The CTRI is pleased to announce its new “LaunchingPad” program, which collaborates with clinical investigators interested in planning and performing biomarker-based clinical studies. Through the Translational Research Technology Division (TRT) at CTRI, we provide laboratory, clinical, and bio-repository consultation and collaborative services to LaunchingPad investigators.
Our first major project is the Sandborn-Boyle inflammatory bowel disease (IBD) collaboration [full story]. We are delighted to be working with Dr. William Sandborn, a world-renowned IBD investigator and Chief of the Division of Gastroenterology. He and his research team join Professor David Boyle in studying how treatments for IBD regulate the key pathogenic mechanisms in the inflamed colon. They are looking at tissue biomarkers before, during and after therapy to help understand how novel therapies impact the target organ in ulcerative colitis and Crohn’s disease.
CTRI studies investigating how biomarkers help us understand drug effect began with serial synovial biopsies in rheumatoid arthritis. Boyle and colleagues found that synovial biopsies obtained at arthroscopy provide crucial information on the mechanism of action of anti-rheumatic drugs. Similarly, the Sandborn-Boyle team hopes to gain a better understanding of the pathogenesis of IBD and how drugs affect the inflammatory response in the gastrointestinal tract.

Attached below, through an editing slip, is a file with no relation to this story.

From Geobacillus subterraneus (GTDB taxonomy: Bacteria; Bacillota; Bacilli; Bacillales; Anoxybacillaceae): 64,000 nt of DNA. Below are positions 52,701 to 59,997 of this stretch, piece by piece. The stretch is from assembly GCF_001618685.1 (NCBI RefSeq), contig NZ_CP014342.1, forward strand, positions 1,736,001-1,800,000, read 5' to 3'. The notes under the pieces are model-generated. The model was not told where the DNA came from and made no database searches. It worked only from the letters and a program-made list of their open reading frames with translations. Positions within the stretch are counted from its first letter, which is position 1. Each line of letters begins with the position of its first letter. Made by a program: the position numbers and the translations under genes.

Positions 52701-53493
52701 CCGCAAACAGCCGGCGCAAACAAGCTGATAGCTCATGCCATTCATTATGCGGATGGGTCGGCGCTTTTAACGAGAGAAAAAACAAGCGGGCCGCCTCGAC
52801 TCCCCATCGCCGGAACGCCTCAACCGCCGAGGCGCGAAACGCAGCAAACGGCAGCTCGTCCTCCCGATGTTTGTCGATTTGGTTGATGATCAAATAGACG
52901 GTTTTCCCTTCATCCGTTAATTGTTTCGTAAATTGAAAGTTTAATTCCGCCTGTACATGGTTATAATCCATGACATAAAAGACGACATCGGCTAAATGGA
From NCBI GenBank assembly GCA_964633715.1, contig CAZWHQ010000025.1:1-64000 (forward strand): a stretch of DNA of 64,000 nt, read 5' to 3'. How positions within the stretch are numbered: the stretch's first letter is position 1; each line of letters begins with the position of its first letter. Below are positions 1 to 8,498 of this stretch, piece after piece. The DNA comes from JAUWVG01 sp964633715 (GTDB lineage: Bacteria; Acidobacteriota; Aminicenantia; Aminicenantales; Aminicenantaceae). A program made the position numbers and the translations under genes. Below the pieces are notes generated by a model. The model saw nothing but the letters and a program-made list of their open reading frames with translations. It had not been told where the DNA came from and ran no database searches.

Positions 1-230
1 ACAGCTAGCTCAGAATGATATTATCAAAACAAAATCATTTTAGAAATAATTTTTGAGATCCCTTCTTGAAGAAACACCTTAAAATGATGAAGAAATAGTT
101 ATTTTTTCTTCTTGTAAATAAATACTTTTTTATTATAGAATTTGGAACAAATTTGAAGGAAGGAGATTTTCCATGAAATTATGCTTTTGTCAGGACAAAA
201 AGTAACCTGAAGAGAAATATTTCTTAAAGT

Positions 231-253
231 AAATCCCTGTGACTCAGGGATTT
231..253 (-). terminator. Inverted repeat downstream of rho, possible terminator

The IBD LaunchingPad team began a little more than a year ago. The team collected colon biopsy samples from the subjects and validated the biomarker assays, including correlations with disease activity. The group is now ready to begin using this technology to study the effects of novel therapies.
LaunchingPad is one of the ways we continue to make progress translating outstanding science into improved health care. The Sandborn-Boyle collaboration exemplifies this vision, as well as our mission at CTRI: to provide research resources, training, and collaboration opportunities for CTRI scientists, health care providers, and the community. We are interested in “launching” collaborations to study other diseases. The CTRI invites researchers to explore whether the LaunchingPad methodology might be beneficial to their research. If you would like to learn more about the program, please
contact us or
submit a service form for a TRT consultation.
Gary S Firestein, MD, Director of CTRI
Professor of Medicine Dean and Associate Vice Chancellor of Translational Medicine
Phone: (858) 822-3824